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Performance of Spectrogram-Based Seizure Identification of Adult EEGs by Critical Care Nurses and Neurophysiologists

Amorim, Edilberto*,†; Williamson, Craig A.‡,§; Moura, Lidia M. V. R.*; Shafi, Mouhsin M.; Gaspard, Nicolas; Rosenthal, Eric S.*; Guanci, Mary M.#; Rajajee, Venkatakrishna‡,§; Westover, M. Brandon*

Journal of Clinical Neurophysiology: July 2017 - Volume 34 - Issue 4 - p 359–364
doi: 10.1097/WNP.0000000000000368
Original Research
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Purpose: Continuous EEG screening using spectrograms or compressed spectral arrays (CSAs) by neurophysiologists has shorter review times with minimal loss of sensitivity for seizure detection when compared with visual analysis of raw EEG. Limited data are available on the performance characteristics of CSA-based seizure detection by neurocritical care nurses.

Methods: This is a prospective cross-sectional study that was conducted in two academic neurocritical care units and involved 33 neurointensive care unit nurses and four neurophysiologists.

Results: All nurses underwent a brief training session before testing. Forty two-hour CSA segments of continuous EEG were reviewed and rated for the presence of seizures. Two experienced clinical neurophysiologists masked to the CSA data performed conventional visual analysis of the raw EEG and served as the gold standard. The overall accuracy was 55.7% among nurses and 67.5% among neurophysiologists. Nurse seizure detection sensitivity was 73.8%, and the false-positive rate was 1-per-3.2 hours. Sensitivity and false-alarm rate for the neurophysiologists was 66.3% and 1-per-6.4 hours, respectively. Interrater agreement for seizure screening was fair for nurses (Gwet AC1 statistic: 43.4%) and neurophysiologists (AC1: 46.3%).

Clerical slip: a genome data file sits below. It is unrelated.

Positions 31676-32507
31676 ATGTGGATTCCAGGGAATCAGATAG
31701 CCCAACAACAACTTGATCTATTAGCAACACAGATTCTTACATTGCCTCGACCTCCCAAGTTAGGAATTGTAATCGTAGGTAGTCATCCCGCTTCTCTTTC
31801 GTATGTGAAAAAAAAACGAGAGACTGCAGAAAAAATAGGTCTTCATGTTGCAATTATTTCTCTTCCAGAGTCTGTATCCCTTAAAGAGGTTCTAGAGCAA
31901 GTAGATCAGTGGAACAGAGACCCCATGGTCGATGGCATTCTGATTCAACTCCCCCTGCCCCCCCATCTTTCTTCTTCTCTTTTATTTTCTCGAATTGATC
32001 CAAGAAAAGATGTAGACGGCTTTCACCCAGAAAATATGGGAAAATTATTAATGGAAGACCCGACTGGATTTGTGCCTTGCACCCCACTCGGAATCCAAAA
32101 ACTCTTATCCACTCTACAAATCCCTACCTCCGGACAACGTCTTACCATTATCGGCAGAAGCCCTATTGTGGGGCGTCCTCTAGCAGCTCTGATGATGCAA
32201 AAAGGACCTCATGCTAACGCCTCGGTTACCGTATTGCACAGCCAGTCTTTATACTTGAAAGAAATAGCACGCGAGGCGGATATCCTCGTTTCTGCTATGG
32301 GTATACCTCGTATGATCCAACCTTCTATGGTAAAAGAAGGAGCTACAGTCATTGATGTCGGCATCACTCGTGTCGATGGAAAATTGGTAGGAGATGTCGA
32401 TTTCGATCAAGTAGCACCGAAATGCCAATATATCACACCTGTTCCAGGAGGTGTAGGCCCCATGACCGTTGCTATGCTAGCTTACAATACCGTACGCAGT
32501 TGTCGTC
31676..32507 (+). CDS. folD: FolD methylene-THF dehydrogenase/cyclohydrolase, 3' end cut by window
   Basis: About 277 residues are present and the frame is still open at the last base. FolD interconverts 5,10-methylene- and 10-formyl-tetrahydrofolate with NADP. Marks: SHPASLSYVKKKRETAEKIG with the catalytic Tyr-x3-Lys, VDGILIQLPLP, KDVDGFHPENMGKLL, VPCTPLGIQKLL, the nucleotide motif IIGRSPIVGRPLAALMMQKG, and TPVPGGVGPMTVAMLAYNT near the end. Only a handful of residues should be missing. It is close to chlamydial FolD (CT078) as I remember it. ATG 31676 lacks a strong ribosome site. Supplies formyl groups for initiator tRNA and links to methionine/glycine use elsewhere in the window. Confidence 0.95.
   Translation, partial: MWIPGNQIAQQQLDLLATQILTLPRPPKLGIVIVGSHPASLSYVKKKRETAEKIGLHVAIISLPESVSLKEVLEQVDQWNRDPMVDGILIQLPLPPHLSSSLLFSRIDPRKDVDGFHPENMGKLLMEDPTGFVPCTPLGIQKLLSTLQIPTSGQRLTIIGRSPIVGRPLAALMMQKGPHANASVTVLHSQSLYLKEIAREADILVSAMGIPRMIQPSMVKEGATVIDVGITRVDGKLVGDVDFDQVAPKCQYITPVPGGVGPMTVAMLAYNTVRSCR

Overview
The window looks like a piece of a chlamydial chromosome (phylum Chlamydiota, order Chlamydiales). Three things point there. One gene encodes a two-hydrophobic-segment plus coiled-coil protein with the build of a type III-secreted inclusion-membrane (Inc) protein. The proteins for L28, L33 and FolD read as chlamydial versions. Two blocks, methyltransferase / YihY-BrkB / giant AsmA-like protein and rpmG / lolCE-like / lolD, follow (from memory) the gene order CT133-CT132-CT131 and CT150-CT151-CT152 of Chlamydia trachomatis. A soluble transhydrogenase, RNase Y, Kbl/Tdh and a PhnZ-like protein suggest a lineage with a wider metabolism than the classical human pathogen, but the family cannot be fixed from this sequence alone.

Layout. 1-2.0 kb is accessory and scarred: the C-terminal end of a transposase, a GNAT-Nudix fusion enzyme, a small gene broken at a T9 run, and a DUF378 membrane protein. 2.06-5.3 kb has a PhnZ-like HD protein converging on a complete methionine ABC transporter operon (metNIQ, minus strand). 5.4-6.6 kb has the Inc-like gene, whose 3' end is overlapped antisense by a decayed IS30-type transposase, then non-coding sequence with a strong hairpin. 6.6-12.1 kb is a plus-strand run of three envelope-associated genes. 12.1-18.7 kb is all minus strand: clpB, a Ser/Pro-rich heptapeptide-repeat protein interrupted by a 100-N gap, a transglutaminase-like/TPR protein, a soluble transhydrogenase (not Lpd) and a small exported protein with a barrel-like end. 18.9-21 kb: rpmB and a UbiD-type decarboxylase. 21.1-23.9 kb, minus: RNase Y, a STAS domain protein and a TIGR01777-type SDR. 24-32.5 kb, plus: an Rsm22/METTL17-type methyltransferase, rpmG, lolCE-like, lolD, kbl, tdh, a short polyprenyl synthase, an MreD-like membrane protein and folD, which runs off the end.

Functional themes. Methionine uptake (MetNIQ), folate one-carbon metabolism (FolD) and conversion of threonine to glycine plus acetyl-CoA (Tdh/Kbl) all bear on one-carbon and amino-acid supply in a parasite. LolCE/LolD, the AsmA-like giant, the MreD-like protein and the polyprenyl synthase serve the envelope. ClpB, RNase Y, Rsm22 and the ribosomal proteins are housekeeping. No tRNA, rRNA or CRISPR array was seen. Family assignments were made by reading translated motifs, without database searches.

Conclusions: Training nurses to perform seizure screening utilizing continuous EEG CSA displays is feasible and associated with moderate sensitivity. Nurses and neurophysiologists had comparable sensitivities, but nurses had a higher false-positive rate. Further work is needed to improve sensitivity and reduce false-alarm rates.

Supplemental Digital Content is Available in the Text.

*Department of Neurology, Massachusetts General Hospital, Boston, Massachusetts, U.S.A.;

Department of Neurology, Brigham and Women's Hospital, Boston, Massachusetts, U.S.A.;

Departments of Neurosurgery and

§Neurology, University of Michigan, Ann Arbor, Michigan, U.S.A.;

Division of Epilepsy, Department of Neurology, Beth Israel Deaconess Medical Center, Boston, Massachusetts, U.S.A.;

Department of Neurology, Comprehensive Epilepsy Center, Université Libre de Bruxelles, Hôpital Erasme, Brussels, Belgium; and

#Department of Nursing, Massachusetts General Hospital, Boston, Massachusetts, U.S.A.

Address correspondence and reprint requests to M. Brandon Westover, MD, PhD, Department of Neurology, Massachusetts General Hospital, 15 Parkman St, Wang ACC 739 L, Boston, MA 02114, U.S.A.; e-mail: mbwestover@mgh.harvard.edu.

M. B. Westover has received support from NIH-NINDS (1K23NS090900), the Andrew David Heitman Neuroendovascular Research Fund, and the Rappaport Foundation. The remaining authors have no funding or conflicts of interest to disclose.

Presented at the 13th Annual Neurocritical Care Society Meeting, Scottsdale, Arizona, October 7-9, 2015.

E. Amorim and C. A. Williamson contributed equally to this work.

Supplemental digital content is available for this article. Direct URL citations appear in the printed text and are provided in the HTML and PDF versions of this article on the journal’s Web site (www.clinicalneurophys.com).

© 2017 by the American Clinical Neurophysiology Society